Beauty Still Remains?

I am in the process of trying to revamp my blog a little big and I was thinking it would be a good time to clarify a few things.

One question I keep getting is what does the blog’s title mean? Well, let me explain.

Prior to my spinal fusion, all I could think about was the day when I would have a normal back. This would be the day that I would feel beautiful because all of my problems would be solved. This consumed my days and dreams. If you have read my blog, you would know that immediately following my surgery, I was happy. I could wear the clothes I wanted and I was no longer defined by the crooked back. I was truly, blissfully happy. However, this bliss was short lived. Soon, low self-esteem ruled my life.  I felt as though all of my passions were exchanged for a straight spine. It took months, probably closer to a year, before I learned that life can (and will) go on.

Now to fully set this up, I also need to inform you about a very popular song at the time I started this blog. The song was Gavin Rossdale’s “Love Remains the Same”. Know it? Here are some of the lyrics:

“Half the time the world is ending
Truth is I am done pretending

Drink to all that we have lost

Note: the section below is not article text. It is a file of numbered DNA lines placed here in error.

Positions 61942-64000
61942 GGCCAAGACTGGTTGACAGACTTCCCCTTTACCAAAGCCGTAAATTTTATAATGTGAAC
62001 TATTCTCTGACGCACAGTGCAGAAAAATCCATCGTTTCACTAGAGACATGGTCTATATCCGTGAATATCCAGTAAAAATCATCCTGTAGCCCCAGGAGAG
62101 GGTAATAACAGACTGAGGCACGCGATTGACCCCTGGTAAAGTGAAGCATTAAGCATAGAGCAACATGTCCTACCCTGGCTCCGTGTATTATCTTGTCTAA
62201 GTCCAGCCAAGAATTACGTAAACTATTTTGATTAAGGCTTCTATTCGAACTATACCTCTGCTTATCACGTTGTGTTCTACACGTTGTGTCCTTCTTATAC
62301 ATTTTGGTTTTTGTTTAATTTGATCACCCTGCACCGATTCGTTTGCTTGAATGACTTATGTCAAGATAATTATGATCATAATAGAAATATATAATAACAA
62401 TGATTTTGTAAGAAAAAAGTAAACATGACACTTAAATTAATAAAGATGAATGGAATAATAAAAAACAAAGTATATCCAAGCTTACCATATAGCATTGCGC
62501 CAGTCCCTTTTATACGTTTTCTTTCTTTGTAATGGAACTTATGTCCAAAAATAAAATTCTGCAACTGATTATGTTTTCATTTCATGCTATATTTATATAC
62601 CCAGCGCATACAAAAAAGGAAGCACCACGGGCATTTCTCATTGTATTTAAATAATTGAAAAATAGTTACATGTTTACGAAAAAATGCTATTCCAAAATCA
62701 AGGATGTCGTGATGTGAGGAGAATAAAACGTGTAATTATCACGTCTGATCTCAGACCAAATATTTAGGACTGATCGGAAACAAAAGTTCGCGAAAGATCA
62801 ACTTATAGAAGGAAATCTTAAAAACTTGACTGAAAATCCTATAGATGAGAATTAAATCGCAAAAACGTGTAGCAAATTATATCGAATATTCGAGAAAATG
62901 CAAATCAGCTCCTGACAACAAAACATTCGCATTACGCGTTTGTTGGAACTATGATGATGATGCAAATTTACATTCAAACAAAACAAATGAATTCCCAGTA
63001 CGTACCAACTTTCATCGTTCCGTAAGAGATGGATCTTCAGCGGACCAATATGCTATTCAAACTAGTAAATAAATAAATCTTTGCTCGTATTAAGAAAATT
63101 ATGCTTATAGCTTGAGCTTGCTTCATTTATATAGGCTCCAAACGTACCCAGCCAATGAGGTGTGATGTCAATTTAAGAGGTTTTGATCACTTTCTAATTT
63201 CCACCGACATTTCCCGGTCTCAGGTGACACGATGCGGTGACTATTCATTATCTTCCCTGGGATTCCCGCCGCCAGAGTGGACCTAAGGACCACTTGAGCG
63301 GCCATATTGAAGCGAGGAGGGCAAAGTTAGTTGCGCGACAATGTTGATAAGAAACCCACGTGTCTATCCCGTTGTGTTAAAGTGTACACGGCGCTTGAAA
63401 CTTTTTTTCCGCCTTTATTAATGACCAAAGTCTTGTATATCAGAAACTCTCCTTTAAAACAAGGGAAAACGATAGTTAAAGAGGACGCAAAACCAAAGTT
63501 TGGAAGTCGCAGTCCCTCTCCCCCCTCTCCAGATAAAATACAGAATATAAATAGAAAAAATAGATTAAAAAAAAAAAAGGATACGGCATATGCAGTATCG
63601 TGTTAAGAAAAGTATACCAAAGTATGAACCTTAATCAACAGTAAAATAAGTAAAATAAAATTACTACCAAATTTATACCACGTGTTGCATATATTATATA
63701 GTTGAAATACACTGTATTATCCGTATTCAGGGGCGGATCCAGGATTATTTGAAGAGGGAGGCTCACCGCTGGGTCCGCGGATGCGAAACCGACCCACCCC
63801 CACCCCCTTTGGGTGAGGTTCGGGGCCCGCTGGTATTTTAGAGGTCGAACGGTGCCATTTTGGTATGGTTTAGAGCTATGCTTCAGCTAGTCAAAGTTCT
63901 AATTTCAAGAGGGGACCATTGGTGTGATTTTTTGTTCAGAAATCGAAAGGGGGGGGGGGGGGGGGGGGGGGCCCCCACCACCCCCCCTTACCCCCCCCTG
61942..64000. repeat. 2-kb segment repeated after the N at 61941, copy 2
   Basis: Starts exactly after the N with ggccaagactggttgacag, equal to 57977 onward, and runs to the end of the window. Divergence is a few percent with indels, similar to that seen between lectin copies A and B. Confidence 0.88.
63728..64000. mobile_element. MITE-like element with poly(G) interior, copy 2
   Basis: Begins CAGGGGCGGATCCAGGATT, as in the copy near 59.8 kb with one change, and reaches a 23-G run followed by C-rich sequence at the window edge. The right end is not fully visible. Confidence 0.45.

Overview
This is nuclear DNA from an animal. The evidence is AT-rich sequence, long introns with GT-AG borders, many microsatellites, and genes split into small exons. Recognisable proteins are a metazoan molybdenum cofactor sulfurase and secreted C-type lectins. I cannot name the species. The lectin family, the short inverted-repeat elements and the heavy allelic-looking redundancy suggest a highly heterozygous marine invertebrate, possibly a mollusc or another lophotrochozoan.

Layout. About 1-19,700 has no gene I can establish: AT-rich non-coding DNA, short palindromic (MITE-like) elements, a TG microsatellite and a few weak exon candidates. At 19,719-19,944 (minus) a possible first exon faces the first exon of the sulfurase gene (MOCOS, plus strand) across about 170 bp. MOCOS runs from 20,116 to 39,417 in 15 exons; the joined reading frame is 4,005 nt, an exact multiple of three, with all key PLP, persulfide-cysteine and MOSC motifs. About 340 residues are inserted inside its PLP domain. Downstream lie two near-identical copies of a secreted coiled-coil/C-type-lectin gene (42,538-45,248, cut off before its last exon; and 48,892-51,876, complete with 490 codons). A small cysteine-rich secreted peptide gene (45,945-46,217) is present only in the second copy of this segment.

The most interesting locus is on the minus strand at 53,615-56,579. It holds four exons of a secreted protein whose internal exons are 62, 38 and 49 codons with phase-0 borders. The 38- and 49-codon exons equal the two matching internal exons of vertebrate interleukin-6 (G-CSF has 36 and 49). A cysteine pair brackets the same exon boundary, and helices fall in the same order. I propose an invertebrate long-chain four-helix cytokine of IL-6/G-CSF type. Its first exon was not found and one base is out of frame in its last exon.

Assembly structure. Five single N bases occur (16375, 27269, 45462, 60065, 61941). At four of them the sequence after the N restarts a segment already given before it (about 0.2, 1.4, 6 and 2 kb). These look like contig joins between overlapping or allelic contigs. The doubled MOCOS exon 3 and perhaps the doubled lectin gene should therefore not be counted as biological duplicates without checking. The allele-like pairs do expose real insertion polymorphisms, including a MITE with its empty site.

Mistakes we have made
Everything will change
But love remains the same”

One day, I was walking around campus (University of South Carolina) and snapping amateur pictures. I was trying to figure out the best way to capture the beauty of this old rusted fence tucked between some bushes and a building.  I couldn’t help but think about how some would say this old rusted fence needs a serious stripping and repainting. I thought it was absolutely beautiful.  As I crouched and twisted to get the shot I wanted, the song popped in my head.  And that is when it hit me. This fence was beautiful when it was built. Even through years of wear, the fence was different, but still beautiful.

At that second, I knew I had my blog title. My whole life I was waiting for my back to change so I could be beautiful. The lesson I later learned was that I was beautiful before my surgery. Although the surgery changed me, I was still beautiful – different, but beautiful.


Beauty Still Remains,


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